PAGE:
At moments like this, she would congratulate her team and tell them, “We’re going to bring somebody home.”

Archaeologist Kelley Esh sets up the the excavation area for Charles Johnston's B-24 crash site in Papua New Guinea on Aug., 15, 2011.
Capt. JoAnn Kennedy and others at the excavation site of Charles Johnston's B-24 in Papua New Guinea on Aug. 19, 2010 . The site is split into 4x4 meter areas and methodically searched for human remains along with other items that could help in the identification process.

The bone fragments uncovered that day in 2009 would turn out to be the remains of Tech Sgt. Charles L. Johnston of Pittsburgh, who had been missing since April 10, 1944.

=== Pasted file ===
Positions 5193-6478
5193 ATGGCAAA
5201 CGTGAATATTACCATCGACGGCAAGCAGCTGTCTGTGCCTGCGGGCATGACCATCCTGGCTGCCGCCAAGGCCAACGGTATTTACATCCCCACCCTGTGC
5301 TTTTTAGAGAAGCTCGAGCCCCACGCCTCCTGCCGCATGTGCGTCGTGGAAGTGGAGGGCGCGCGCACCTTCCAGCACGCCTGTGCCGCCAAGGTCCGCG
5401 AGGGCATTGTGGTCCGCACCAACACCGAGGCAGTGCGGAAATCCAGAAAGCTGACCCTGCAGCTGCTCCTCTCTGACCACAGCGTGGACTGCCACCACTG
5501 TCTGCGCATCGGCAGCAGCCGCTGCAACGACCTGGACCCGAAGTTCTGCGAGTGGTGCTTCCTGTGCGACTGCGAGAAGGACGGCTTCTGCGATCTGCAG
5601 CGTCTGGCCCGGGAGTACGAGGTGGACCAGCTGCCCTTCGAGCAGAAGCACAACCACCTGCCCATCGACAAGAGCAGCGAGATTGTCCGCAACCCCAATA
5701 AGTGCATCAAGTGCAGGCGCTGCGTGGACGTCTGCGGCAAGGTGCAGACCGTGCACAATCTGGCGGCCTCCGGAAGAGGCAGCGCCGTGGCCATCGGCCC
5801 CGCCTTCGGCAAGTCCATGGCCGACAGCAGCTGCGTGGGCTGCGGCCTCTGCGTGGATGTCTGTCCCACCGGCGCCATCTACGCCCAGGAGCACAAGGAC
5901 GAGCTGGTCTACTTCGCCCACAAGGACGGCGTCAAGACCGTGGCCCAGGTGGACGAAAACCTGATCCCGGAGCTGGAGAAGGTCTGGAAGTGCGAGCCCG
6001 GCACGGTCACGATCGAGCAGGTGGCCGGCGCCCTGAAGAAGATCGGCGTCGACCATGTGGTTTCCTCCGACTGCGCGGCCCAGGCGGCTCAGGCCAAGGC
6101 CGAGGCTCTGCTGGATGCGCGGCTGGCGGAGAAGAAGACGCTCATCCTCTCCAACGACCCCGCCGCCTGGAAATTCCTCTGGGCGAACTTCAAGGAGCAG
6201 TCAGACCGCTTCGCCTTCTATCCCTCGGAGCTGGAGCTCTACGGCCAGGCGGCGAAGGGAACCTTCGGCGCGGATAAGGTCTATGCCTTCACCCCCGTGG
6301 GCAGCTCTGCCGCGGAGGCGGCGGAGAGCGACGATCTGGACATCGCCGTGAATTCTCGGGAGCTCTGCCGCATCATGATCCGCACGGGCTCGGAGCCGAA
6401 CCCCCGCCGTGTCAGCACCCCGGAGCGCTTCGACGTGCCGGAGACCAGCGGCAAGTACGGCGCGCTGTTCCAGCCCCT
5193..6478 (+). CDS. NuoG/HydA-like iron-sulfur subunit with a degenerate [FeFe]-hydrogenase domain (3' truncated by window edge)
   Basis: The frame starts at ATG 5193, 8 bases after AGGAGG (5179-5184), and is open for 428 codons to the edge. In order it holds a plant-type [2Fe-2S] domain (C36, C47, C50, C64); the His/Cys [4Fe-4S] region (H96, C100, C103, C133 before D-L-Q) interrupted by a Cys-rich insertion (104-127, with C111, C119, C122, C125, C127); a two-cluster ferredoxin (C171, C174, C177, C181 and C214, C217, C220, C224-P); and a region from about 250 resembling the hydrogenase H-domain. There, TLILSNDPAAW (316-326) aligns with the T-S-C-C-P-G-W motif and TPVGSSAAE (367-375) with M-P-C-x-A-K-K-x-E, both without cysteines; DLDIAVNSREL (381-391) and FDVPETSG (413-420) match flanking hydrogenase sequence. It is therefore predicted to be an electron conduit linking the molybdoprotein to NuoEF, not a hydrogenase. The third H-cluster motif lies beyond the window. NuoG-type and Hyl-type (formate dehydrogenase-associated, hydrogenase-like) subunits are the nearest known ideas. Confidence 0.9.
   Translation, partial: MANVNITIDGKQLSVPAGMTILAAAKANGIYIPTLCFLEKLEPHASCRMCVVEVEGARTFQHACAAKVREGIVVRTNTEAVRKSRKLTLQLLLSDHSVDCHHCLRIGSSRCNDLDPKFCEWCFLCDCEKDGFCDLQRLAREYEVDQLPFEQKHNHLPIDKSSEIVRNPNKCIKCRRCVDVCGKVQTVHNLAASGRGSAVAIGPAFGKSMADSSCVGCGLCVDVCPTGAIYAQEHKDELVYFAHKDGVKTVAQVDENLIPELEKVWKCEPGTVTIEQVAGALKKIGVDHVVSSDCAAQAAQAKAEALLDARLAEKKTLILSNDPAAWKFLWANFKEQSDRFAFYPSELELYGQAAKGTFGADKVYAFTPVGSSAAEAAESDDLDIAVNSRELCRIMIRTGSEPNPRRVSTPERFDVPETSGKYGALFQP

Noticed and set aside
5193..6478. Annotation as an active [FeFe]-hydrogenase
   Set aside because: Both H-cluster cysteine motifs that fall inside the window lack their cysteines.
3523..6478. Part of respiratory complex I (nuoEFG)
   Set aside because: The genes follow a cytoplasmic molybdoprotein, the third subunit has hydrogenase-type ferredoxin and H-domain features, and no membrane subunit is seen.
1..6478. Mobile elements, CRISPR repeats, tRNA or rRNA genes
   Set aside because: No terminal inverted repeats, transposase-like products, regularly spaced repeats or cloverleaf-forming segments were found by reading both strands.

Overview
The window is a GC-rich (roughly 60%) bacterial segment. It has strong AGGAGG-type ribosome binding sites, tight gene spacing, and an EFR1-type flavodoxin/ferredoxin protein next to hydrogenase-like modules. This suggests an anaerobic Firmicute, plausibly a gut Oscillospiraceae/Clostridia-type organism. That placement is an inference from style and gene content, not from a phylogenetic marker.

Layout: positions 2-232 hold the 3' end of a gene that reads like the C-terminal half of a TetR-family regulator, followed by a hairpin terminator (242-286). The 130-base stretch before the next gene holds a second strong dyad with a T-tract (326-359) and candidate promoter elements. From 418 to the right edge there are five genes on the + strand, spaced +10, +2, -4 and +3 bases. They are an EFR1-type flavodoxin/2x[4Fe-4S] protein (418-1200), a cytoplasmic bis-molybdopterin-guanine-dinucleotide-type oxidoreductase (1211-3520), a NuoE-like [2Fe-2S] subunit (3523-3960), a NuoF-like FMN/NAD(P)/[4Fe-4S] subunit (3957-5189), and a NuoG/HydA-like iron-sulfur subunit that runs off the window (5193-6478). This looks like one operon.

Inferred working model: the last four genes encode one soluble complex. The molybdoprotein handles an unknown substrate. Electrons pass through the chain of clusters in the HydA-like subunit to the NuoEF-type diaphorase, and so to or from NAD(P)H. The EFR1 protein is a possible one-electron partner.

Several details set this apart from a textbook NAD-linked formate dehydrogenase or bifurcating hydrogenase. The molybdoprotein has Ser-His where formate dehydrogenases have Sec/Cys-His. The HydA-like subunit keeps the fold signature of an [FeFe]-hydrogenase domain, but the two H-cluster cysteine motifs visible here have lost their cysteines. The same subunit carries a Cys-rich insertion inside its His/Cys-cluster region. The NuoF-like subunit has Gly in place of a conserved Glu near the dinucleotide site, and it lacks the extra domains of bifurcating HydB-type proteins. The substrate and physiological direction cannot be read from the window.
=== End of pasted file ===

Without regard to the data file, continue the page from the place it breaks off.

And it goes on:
Her team would eventually find the remains of seven other crew members who were killed in the crash.

Providing DNA analysis is the job of other scientists back in Hawaii and in Dover, Del., Ms. Esh’s job is to bring the remains home.

“It’s a rush of relief that we’re finding these individuals and we’re going to be able to bring them home to their families,” said Ms. Esh during a recent interview at the DPAA facilty located at Joint Base Pearl Harbor-Hickam in Hawaii.

“These are folks who were told that their loved one was lost in Papua, New Guinea.... They got a letter and that was all we could really tell them. So whatever we can do to tell them what happened, how their loved one served their country and died for their country — and to be able to return that person to the family — is incredibly important.”

Painstaking process